The ubiquity of social media and mobile app use has caused a profound and problematic gap between experimental research and reality. Major industry advances in such areas as search, statistical machine translation, and spam filtering have arisen from massive growth in the aggregate data volume harvested by service providers, underscoring the transformative potential of increased data availability. However, aggregated and sanitized data sets do not provide the same utility as access to the original small data. Furthermore, many important concepts do not scale down to the small scale of typical academic experiments. Fundamental advances in small data science would thus require experiments that encompass diverse participants and their small data streams, capture participants’ everyday activities over extended durations from different channels, and leverage fine-grained control and analytics to achieve detailed, systematic, sustained, and iterative experimentation and evaluation.

An envisioned small data eXperimentation (sdX) infrastructure would provide researchers with a data software infrastructure that supports naturalistic, interactive, multi-stream studies for extended durations with user populations of meaningful size; it would provide unprecedented visibility into user behaviors and opportunities for in-depth research. sdX would enable multifaceted interactive experiments with 100s to 1000s of participants continuously for months to years, a meso-scale chosen because it is: (a) Large enough to capture statistically significant results with field and quasi-experimentation targeted populations, and (b) Modest enough for researchers to manage the detail of highly instrumented, intimate, and repeated experiments with feedback from real users. sdX would also provide commercial value, catalyzing innovation and readying small data applications for the marketplace.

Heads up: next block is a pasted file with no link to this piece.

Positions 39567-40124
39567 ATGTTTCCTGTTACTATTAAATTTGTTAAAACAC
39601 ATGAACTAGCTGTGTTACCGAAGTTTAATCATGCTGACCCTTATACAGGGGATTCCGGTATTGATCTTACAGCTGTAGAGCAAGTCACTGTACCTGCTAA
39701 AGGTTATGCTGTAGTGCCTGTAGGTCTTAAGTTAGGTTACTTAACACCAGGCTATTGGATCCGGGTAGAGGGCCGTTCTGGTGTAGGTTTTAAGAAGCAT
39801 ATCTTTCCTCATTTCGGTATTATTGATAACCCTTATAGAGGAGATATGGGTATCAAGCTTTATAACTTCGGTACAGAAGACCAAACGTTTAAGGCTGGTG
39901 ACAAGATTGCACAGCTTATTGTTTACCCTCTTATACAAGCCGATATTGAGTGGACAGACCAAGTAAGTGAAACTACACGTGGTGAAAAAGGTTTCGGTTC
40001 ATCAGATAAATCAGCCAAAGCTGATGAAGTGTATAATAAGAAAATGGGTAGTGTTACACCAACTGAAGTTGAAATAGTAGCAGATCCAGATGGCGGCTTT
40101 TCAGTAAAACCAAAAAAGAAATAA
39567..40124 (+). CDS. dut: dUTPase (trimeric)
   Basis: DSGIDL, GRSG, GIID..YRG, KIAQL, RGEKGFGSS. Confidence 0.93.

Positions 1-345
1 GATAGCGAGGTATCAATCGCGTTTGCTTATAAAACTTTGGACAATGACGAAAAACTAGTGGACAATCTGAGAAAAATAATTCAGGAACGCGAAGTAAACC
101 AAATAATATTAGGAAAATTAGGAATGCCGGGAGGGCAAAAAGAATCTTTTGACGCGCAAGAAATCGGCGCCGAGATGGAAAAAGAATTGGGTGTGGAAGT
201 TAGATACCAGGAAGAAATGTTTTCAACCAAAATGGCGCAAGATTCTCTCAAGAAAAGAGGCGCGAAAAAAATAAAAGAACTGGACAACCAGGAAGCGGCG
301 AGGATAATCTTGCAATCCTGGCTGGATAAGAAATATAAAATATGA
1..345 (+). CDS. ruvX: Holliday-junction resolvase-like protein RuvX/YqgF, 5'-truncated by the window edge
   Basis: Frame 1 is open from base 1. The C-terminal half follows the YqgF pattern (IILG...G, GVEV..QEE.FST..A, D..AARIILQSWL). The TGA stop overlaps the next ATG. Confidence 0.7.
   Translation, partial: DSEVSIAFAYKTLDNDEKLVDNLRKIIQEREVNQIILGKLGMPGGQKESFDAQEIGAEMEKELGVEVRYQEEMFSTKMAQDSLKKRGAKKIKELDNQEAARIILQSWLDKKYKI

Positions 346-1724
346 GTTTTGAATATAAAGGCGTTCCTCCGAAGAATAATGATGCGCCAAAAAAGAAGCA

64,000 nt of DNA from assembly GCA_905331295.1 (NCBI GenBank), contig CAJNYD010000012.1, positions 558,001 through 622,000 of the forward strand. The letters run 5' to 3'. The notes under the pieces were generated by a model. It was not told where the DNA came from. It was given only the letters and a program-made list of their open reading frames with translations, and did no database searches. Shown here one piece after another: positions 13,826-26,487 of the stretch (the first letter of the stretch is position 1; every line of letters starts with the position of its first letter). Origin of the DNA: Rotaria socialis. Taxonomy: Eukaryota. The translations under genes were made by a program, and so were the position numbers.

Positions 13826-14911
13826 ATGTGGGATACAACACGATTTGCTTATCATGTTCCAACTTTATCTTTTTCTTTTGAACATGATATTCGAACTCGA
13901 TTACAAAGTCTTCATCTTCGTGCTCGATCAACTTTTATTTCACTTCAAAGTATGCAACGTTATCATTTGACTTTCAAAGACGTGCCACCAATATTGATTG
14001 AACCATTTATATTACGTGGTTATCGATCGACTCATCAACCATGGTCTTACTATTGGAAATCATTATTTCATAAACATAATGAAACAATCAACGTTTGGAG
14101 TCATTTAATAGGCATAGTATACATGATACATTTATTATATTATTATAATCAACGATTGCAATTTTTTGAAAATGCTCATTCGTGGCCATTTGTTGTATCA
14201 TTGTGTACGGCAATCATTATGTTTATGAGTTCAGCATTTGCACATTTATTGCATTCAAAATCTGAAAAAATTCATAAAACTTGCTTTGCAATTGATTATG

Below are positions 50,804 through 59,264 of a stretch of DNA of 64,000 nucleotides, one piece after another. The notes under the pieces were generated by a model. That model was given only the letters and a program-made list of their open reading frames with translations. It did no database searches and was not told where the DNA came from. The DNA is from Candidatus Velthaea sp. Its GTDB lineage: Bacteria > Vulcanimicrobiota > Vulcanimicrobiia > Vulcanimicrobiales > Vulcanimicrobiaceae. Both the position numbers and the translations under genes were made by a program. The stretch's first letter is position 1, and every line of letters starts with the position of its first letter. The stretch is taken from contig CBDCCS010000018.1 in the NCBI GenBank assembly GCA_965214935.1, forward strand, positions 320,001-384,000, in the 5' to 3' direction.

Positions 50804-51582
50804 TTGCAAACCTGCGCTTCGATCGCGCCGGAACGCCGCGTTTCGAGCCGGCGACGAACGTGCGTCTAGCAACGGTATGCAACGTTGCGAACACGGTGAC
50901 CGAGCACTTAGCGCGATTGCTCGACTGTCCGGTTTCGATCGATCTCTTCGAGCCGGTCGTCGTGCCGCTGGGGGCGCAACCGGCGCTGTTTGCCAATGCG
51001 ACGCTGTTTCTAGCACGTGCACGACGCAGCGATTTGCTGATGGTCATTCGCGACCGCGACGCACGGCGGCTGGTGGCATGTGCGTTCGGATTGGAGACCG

Some of the key enabling features of sdX would be: (1) Robust small-data capture modules that connect participants and their small data with sdX (e.g., browser plugins, email parsers, mobile apps, authorizations to commercial APIs) and tools to facilitate onboarding of study participants; (2) Native security and privacy for user and data management using HIPAA-compliant cloud services, strong user authentication, secure channels for device-to-cloud data transfer, and privacy filters and audit trails on researcher access to user data; (3) Small-data analytics modules for preprocessing, filtering, and fusing small data streams; and (4) A Research Interface (portal) (Rx) for configuring, iterating, and reusing experimental designs and tools, and also for accessing, managing, and adjusting experiments and experimental analytics.